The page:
It’s both totally unbelievable yet completely expected. It’s no wonder Amazon and the Kindle are dominating the market because everyone else is fighting with one hand tied behind their back with DRM. Eason, I had a two hour train journey ahead of me and you had a 100% chance of an ebook sale but you blew it. I’ll turn on my tablet, fire up my Kindle or Nook app and buy directly from Amazon or Barnes & Noble.
* This is completely untrue.
Those of you who have a Kindle might have a refund coming your way, eventually. This is a result of a recent antitrust lawsuit settlement between Amazon and the ebook publishers that were named in the lawsuit: Hachette, HarperCollins, Macmillan, Penguin, and Simon & Schuster, and their many subsidiaries.
Amazon.com has started sending email to some of their customers to tell them that they may be eligible for a credit This specifically relates to ebooks that were purchased between April of 2010 and May of 2012 by the above mentioned publishers. Consumers might receive anywhere between $0.30 and $1.32 for each ebook they purchased during that time frame.
How much you get depends on a few things. First, you have to have purchased an ebook from Amazon during that time frame. The amount of refund you get depends upon if the book was on the New York Times Bestseller list when it was purchased. If so, you could be getting a $1.32 refund for that book. If not, you may be getting less, (as low as $0.30) as a refund for that particular book. If you bought a bunch of ebooks during the time frame the settlement specifies, you could be in for quite a refund.
Before you get too excited, realize that the refunds will not be made until after the courts approve of the settlements. That hearing is scheduled for February of 2013. In addition to Amazon.com, Apple and Barnes & Noble will also be issuing refunds (but the amount hasn’t been released as of yet). The refunds will come in the form of an account credit. It may also be possible for you to request your refund in the form of a check, instead.
It seems to me that most of the time, when lawsuits like these happen, consumers don’t end up receiving anything at all. It is interesting that this time, at least some people will be getting a credit.
Image: Stock Photo Young Woman Reading On eBook by BigStock
People who love to read will take the opportunity to squeeze in another chapter, or a few more pages, any chance they get. Today, many people are reading books on their Kindle, (or other tablet device). Or, they are listening to the audio version of a book that they got from Audible.com. Whispersync for Voice is something new that connects these two options in a unique and time-saving way.
In order to use Whispersync for Voice, you will need a Kindle. You also will need to get the free Audible app for the iPhone, iPod touch, or Android. As the name implies, Whispersync for Voice will sync up your audio book with your ebook. You can put one device down, pick up the other one, and the book will continue exactly where you left off. No more wasting time trying to figure out where one version left off when you switch to the other one.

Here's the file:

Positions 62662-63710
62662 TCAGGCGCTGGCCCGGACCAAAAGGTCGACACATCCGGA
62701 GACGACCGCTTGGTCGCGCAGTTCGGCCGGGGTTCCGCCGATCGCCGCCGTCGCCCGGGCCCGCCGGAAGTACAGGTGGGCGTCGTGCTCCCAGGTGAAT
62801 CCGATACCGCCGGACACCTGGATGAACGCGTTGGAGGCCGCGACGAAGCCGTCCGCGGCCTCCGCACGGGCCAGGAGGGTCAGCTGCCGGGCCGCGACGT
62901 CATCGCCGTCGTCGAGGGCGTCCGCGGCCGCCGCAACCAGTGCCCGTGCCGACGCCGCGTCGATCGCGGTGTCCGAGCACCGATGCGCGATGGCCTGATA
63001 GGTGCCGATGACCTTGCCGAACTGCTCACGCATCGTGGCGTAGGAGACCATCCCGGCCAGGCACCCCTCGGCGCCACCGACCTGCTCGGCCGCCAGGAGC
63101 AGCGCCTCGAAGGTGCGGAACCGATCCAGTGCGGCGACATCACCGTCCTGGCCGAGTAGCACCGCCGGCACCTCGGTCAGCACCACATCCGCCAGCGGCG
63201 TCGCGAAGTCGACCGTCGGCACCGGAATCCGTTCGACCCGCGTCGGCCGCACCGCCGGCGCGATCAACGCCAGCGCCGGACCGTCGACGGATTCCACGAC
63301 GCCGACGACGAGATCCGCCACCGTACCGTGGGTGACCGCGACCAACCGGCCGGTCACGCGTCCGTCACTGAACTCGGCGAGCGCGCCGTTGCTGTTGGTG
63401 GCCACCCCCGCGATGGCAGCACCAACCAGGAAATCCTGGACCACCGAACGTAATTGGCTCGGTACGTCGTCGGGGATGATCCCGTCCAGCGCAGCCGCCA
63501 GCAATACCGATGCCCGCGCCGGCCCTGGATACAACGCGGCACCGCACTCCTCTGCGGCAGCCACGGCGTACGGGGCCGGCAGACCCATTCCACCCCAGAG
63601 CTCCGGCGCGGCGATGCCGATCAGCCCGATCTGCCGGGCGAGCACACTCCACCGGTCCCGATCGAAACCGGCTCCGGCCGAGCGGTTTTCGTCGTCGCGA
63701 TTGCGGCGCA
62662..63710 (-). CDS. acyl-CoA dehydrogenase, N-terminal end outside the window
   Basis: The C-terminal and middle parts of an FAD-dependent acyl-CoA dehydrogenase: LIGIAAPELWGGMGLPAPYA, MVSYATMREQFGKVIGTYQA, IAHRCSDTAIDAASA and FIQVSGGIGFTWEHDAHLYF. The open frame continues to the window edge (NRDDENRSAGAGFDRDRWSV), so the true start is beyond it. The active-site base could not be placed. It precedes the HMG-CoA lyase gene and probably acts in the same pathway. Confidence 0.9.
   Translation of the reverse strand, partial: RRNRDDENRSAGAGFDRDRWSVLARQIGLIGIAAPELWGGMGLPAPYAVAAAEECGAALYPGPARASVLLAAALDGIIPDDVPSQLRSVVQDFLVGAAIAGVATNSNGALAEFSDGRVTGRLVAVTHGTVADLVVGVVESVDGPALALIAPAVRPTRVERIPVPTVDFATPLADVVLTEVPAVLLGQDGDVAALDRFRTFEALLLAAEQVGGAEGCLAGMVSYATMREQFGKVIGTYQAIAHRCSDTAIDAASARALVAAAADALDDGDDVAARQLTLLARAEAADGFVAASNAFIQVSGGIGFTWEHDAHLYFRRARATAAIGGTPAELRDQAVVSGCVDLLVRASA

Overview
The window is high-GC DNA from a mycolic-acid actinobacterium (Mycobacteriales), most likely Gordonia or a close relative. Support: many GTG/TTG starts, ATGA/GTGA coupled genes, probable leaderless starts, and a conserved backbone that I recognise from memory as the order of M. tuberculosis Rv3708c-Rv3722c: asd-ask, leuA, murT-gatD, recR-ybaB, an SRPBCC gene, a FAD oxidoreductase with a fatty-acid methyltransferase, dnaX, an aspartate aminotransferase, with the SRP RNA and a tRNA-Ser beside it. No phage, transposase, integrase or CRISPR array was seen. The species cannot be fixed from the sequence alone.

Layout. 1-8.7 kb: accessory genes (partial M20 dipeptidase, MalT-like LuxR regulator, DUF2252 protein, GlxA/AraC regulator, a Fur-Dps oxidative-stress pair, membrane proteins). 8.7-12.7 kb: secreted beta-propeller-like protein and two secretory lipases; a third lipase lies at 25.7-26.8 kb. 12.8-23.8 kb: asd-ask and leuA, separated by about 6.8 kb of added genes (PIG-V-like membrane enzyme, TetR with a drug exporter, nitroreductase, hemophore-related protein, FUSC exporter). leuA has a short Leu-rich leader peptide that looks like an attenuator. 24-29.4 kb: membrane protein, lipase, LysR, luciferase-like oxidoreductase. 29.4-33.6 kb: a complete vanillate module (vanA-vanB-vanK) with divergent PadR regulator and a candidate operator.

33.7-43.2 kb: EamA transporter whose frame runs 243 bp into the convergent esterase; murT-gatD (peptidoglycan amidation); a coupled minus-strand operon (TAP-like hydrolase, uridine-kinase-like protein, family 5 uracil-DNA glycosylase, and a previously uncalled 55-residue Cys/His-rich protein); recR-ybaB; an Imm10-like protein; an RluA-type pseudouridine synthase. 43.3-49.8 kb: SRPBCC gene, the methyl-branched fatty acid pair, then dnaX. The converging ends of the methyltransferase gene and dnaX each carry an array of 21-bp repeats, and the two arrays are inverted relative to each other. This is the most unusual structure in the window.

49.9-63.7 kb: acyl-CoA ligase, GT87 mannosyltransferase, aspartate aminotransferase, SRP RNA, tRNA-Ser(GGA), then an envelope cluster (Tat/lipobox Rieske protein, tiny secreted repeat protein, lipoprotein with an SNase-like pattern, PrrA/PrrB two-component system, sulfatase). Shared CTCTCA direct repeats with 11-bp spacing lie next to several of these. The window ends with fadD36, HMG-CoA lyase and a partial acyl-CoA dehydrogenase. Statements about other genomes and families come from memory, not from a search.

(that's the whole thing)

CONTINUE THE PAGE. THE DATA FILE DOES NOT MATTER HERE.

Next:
Start by purchasing an ebook for your Kindle. There will be a button that allows you to “Add Narration” for a few dollars more. Making that purchase is what enables your Kindle and Audible app to sync up with each other. There are about 15,000 books at Audible.com that work with Whispersync for Voice right now.
The latest generation of Kindle Fire, and the Kindle Fire HD 7” and the Kindle Fire HD 8.9” will let you do something called Immersion Reading. It will let you add the professional narration to your Kindle so you can read the book and listen to it at the same time.
There has been lot of controversy the past couple of days surrounding the line of Kindle Fire tablets that Amazon announced on Thursday. If you haven’t heard, the talk has been around the ads that Amazon will be displaying on the lock screen. It was widely believed that there would be no way to prevent these ads from showing up, regardless of how intrusive some users seemed to think they would be.
Now, multiple sources, including very reliable ones like Ars Technica and Engadget, are reporting that Amazon has contacted them and explained that users would, in fact, be able to opt out of these ads. The option isn’t free, however. Users will be able to turn off the ads for a small one-time fee of $15. In a message sent to Ars Technica, Amazon stated that “With Kindle Fire HD there will be a special offers opt-out option for $15. We know from our Kindle reader line that customers love our special offers and very few people choose to opt out. We’re happy to offer customers the choice.”
Will many users take advantage of this opt-out? My guess would be no. After all, we all shop on Amazon and having the chance to get a deal is a pretty good trade-off for having to see an ad.